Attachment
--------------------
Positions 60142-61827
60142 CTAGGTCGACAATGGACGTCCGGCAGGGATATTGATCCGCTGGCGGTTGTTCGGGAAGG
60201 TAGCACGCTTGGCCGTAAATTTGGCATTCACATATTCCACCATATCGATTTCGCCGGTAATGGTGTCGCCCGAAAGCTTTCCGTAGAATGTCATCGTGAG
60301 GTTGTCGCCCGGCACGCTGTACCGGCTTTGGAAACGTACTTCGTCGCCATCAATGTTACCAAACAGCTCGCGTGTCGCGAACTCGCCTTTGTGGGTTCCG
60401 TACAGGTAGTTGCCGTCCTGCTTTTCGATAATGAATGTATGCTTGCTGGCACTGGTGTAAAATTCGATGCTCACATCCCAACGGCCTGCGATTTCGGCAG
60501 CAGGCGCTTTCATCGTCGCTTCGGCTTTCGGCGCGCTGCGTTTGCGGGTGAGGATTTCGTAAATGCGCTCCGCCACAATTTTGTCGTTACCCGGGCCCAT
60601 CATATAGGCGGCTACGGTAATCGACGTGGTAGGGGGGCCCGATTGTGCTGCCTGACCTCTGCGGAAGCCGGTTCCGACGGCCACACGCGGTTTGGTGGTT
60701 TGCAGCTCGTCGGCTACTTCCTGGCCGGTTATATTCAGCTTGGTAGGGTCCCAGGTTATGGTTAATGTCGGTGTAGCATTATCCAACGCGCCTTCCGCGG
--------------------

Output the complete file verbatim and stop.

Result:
Positions 60142-61827
60142 CTAGGTCGACAATGGACGTCCGGCAGGGATATTGATCCGCTGGCGGTTGTTCGGGAAGG
60201 TAGCACGCTTGGCCGTAAATTTGGCATTCACATATTCCACCATATCGATTTCGCCGGTAATGGTGTCGCCCGAAAGCTTTCCGTAGAATGTCATCGTGAG
60301 GTTGTCGCCCGGCACGCTGTACCGGCTTTGGAAACGTACTTCGTCGCCATCAATGTTACCAAACAGCTCGCGTGTCGCGAACTCGCCTTTGTGGGTTCCG
60401 TACAGGTAGTTGCCGTCCTGCTTTTCGATAATGAATGTATGCTTGCTGGCACTGGTGTAAAATTCGATGCTCACATCCCAACGGCCTGCGATTTCGGCAG
60501 CAGGCGCTTTCATCGTCGCTTCGGCTTTCGGCGCGCTGCGTTTGCGGGTGAGGATTTCGTAAATGCGCTCCGCCACAATTTTGTCGTTACCCGGGCCCAT
60601 CATATAGGCGGCTACGGTAATCGACGTGGTAGGGGGGCCCGATTGTGCTGCCTGACCTCTGCGGAAGCCGGTTCCGACGGCCACACGCGGTTTGGTGGTT
60701 TGCAGCTCGTCGGCTACTTCCTGGCCGGTTATATTCAGCTTGGTAGGGTCCCAGGTTATGGTTAATGTCGGTGTAGCATTATCCAACGCGCCTTCCGCGG